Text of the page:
Enthusiastic crowds have greeted me on my book tour. This shouldn't be happening as first-time author in a wilting publishing industry. But I've had a secret grassroots weapon, one that a lot of mainstream America doesn't know about.
After coming face-to-face with one community's lack of access to a vaccine that I had taken for granted, I decided to try to make a difference with respect to the imbalance between "haves" and "have-nots."
With the help of Africa Bags, seven Malawian villages have transformed into independently flourishing communities. Africa Bags doesn't just raise money and send it over; we teach the villagers a trade they can utilize by themselves to support their families.
I live between impoverished sections of Philadelphia and Trenton. Although sheltered in my oasis of affluence, I nonetheless couldn't help but see the pain and anxiety of neighboring inner-city parents.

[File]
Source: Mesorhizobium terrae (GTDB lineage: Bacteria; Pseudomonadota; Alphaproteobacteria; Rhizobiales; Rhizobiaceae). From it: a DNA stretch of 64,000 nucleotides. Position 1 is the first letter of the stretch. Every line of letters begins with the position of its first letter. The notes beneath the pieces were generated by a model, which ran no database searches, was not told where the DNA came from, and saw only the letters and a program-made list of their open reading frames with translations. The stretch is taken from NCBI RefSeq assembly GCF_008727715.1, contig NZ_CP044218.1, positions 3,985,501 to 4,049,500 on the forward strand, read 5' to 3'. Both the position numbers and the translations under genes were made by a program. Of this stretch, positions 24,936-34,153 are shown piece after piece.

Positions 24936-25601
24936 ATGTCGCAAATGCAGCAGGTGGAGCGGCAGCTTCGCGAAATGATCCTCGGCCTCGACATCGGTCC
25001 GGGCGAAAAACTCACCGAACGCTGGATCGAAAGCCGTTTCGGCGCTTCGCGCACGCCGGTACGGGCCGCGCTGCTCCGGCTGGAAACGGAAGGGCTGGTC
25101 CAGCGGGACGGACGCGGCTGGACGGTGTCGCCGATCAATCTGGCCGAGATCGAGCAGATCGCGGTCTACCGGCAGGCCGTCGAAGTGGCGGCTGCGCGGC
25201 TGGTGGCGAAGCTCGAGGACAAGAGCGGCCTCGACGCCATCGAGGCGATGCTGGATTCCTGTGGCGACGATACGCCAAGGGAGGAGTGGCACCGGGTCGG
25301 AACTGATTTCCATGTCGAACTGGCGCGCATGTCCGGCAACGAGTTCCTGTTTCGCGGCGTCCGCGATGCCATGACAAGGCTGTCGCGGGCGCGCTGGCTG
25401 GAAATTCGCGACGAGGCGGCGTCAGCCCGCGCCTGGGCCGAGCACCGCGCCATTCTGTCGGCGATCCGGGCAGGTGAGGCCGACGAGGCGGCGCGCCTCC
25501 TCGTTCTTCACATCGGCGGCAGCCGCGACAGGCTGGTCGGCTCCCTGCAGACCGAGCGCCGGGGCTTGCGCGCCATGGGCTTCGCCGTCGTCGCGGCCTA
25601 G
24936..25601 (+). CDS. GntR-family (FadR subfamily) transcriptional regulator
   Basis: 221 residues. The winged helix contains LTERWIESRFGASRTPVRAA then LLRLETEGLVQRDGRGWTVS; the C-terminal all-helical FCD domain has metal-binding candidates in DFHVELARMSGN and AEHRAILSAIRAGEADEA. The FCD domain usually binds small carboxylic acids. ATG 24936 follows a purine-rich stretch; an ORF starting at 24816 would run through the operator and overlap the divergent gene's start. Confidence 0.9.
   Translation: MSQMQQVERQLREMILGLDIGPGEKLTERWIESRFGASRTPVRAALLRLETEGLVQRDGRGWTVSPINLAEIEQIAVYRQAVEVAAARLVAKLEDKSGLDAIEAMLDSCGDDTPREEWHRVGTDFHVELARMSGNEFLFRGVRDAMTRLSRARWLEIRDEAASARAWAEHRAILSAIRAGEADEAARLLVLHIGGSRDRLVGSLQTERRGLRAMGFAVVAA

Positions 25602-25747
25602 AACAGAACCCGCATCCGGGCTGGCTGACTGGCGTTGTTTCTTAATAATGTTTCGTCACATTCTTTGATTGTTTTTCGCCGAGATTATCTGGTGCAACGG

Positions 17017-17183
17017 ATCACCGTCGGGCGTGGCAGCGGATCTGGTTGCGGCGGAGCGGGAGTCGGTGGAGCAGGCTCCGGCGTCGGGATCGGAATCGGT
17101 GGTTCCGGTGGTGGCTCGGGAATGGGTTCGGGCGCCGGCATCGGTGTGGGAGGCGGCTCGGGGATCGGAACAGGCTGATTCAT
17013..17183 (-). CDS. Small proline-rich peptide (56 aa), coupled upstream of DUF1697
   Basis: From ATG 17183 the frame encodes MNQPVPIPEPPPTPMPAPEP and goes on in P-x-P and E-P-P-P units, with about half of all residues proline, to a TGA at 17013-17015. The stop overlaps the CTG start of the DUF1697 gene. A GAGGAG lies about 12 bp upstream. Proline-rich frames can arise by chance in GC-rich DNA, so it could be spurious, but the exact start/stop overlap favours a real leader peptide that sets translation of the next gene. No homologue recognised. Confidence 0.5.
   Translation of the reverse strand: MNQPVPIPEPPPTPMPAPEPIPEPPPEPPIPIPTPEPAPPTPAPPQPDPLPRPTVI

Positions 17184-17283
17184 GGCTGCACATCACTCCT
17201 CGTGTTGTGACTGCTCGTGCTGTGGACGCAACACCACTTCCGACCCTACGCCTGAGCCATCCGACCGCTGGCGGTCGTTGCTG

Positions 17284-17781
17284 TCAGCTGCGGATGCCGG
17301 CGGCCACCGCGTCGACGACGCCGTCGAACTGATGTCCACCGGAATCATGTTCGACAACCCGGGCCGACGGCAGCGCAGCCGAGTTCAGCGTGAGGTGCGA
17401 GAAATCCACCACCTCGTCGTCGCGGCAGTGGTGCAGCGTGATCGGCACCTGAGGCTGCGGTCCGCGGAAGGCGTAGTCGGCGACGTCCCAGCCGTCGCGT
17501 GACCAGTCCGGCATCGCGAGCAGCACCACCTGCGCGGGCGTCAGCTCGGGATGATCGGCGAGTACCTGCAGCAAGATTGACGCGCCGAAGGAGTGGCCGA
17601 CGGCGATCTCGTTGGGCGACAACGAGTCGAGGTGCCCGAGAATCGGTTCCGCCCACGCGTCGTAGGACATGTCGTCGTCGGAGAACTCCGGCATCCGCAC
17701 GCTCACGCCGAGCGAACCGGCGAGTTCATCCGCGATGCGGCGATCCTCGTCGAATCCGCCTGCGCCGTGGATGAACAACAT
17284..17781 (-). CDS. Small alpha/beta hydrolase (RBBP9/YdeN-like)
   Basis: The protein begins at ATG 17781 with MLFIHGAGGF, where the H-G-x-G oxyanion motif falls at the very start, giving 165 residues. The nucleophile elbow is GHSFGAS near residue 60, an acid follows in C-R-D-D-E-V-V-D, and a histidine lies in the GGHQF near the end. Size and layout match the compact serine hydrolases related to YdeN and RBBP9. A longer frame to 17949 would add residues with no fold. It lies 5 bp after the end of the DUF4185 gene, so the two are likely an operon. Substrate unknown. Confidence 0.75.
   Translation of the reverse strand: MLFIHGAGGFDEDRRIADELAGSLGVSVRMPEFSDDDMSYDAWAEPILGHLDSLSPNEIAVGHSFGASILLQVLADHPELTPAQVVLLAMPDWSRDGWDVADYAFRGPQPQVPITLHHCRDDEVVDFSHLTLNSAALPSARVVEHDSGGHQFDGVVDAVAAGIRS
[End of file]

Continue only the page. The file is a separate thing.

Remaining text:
I was on the edge of my seat hanging onto his every word. Landry Ninteretse, a youth climate activist from Burundi, was speaking in front of hundreds at the U.N. Climate Negotiations in Durban, South Africa.
Young people have been integral in the development and success of social movements from the very beginning, and today, they are shaking up traditionally dichotomous notions of male/female gay/straight, and masculine/feminine.
2011 was the year that America experienced an explosion of grassroots community activism. Seeing our hijacked democracy hurtling towards a fiery crash, the American citizen wrestled itself into the driver's seat, and is putting our country back on track.